Federal Courts

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In response to The Civil War Congress enacted The Civil Rights Act of 1871 subsequently known as 42 USC § 1983. Section 1983, applicable to the states through the Fourteenth Amendment, provides a civil remedy for persons who are deprived of constitutionally protected rights by persons acting “under the color of law”.

The 1961 Supreme Court decision, Monroe v. Pape, establishes federal courts as the primary enforcers of federally protected rights by holding, that a person may bring a §1983 action in federal court without exhausting state remedies. For several reasons, as discussed in Justice Frankfurter’s dissent, the majority opinion in Monroe expanded §1983 beyond the intent of its draftsmen.

Three purposes of §1983 where established before Monroe: 1)to override discriminatory state laws; 2)to provide a remedy when state law is inadequate and 3)to provide a remedy when the state recourse is adequate in theory but not available in practice. In Monroe, Justice Douglas purports to establish a fourth aim of §1983- to provide a remedy in federal court supplementary to any remedy any state may have.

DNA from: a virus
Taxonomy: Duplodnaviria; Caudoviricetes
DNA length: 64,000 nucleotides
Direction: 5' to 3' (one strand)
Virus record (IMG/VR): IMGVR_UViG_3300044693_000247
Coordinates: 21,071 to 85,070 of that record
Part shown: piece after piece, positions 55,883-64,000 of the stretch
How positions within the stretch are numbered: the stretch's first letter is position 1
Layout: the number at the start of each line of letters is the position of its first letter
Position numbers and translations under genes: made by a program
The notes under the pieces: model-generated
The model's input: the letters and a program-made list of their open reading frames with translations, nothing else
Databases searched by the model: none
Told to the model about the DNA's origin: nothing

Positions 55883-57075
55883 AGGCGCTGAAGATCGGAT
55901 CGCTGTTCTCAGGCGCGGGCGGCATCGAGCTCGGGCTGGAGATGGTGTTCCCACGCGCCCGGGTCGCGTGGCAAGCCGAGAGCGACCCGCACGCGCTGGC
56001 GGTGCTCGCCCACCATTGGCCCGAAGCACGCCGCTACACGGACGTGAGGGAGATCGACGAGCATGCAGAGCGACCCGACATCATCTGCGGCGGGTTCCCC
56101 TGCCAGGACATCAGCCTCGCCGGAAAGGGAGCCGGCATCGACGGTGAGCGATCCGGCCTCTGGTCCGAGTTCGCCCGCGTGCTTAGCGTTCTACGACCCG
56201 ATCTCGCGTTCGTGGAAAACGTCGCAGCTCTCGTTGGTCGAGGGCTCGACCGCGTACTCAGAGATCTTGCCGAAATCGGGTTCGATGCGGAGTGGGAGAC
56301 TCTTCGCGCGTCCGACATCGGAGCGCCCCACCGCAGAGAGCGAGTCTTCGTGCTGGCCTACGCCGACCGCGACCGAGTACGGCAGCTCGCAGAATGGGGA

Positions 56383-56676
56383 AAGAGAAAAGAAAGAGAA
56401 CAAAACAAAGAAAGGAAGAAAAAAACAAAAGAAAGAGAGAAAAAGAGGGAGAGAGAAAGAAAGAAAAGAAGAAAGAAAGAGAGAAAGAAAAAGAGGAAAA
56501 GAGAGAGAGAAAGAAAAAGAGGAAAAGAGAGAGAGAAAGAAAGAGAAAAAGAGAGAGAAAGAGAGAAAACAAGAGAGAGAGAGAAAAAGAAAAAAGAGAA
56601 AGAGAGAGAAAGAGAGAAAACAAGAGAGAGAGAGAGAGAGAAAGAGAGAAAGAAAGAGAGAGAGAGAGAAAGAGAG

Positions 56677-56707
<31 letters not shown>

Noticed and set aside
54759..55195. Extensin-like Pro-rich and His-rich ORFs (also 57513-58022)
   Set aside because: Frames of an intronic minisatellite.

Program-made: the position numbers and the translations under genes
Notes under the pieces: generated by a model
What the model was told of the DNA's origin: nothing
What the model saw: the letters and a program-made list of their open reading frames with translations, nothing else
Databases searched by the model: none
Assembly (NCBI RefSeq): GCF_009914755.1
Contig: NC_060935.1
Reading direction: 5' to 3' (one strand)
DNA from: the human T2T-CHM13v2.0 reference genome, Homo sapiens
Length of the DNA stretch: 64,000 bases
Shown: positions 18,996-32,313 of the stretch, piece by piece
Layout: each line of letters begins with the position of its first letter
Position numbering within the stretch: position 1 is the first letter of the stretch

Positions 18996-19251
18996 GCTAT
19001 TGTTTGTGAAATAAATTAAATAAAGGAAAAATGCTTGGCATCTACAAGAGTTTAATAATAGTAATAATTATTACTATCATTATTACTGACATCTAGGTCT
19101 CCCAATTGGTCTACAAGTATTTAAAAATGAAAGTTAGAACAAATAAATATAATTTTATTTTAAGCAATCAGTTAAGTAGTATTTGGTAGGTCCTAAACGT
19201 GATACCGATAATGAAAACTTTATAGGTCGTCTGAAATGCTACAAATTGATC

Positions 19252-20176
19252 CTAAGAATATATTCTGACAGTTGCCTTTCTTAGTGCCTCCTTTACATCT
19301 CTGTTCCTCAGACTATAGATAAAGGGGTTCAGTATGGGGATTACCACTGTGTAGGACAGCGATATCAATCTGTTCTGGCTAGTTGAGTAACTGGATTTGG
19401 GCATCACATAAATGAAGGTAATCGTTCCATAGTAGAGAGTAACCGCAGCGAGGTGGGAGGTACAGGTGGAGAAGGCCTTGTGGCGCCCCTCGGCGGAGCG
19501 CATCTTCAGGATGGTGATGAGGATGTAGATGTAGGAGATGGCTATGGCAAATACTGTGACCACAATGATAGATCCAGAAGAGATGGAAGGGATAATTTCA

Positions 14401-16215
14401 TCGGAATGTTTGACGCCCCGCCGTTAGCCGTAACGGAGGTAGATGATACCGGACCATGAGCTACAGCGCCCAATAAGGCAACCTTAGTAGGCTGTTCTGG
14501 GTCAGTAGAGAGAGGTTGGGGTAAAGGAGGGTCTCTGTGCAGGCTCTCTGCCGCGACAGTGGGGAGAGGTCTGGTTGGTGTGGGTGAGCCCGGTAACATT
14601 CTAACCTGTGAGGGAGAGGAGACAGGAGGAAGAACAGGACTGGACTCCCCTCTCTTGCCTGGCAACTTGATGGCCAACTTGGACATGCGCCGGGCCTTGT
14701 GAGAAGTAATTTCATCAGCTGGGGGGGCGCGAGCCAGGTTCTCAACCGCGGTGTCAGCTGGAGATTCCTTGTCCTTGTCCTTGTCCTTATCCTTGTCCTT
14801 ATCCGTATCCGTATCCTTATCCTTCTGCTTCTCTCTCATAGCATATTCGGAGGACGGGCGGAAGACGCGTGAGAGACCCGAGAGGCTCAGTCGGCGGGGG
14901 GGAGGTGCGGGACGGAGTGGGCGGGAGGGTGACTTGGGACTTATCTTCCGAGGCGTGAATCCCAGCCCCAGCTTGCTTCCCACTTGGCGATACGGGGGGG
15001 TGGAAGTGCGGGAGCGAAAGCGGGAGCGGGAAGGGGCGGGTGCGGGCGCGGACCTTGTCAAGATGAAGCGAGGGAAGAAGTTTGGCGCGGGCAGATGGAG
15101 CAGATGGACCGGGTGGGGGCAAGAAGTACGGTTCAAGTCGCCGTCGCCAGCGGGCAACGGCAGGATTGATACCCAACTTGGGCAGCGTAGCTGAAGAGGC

The majority opinion claims, among other things, legislative history for this invalid expansion of § 1983. The history behind §1983 is limited. However, there is much history for its predecessor the 1871 act. This history undoubtedly provides support for the first three aims of §1983 but little support is found for the Monroe created aim. In short the legislative context for both ...